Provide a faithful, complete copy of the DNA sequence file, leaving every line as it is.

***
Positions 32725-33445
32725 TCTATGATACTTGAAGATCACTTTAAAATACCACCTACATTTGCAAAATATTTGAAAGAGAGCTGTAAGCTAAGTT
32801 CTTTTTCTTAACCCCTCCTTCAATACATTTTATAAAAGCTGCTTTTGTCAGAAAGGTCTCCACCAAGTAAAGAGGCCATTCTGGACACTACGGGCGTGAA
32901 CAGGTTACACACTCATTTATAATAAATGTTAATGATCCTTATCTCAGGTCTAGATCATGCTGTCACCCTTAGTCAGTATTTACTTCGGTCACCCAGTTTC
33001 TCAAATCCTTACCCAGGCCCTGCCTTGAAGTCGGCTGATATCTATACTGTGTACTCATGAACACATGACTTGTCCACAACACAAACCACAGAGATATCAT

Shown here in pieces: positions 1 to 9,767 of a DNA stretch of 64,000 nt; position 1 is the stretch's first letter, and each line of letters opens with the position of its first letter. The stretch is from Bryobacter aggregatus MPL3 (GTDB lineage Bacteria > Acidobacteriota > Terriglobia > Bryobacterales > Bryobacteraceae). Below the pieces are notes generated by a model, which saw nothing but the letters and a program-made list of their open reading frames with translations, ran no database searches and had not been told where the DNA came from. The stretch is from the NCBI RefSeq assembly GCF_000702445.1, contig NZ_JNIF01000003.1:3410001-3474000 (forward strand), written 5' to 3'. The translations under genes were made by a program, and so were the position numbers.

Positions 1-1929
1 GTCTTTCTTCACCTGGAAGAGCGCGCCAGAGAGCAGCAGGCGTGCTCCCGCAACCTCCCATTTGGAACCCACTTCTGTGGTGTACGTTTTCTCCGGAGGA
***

Positions 32725-33445
32725 TCTATGATACTTGAAGATCACTTTAAAATACCACCTACATTTGCAAAATATTTGAAAGAGAGCTGTAAGCTAAGTT
32801 CTTTTTCTTAACCCCTCCTTCAATACATTTTATAAAAGCTGCTTTTGTCAGAAAGGTCTCCACCAAGTAAAGAGGCCATTCTGGACACTACGGGCGTGAA
32901 CAGGTTACACACTCATTTATAATAAATGTTAATGATCCTTATCTCAGGTCTAGATCATGCTGTCACCCTTAGTCAGTATTTACTTCGGTCACCCAGTTTC
33001 TCAAATCCTTACCCAGGCCCTGCCTTGAAGTCGGCTGATATCTATACTGTGTACTCATGAACACATGACTTGTCCACAACACAAACCACAGAGATATCAT

Shown here in pieces: positions 1 to 9,767 of a DNA stretch of 64,000 nt; position 1 is the stretch's first letter, and each line of letters opens with the position of its first letter. The stretch is from Bryobacter aggregatus MPL3 (GTDB lineage Bacteria > Acidobacteriota > Terriglobia > Bryobacterales > Bryobacteraceae). Below the pieces are notes generated by a model, which saw nothing but the letters and a program-made list of their open reading frames with translations, ran no database searches and had not been told where the DNA came from. The stretch is from the NCBI RefSeq assembly GCF_000702445.1, contig NZ_JNIF01000003.1:3410001-3474000 (forward strand), written 5' to 3'. The translations under genes were made by a program, and so were the position numbers.

Positions 1-1929
1 GTCTTTCTTCACCTGGAAGAGCGCGCCAGAGAGCAGCAGGCGTGCTCCCGCAACCTCCCATTTGGAACCCACTTCTGTGGTGTACGTTTTCTCCGGAGGA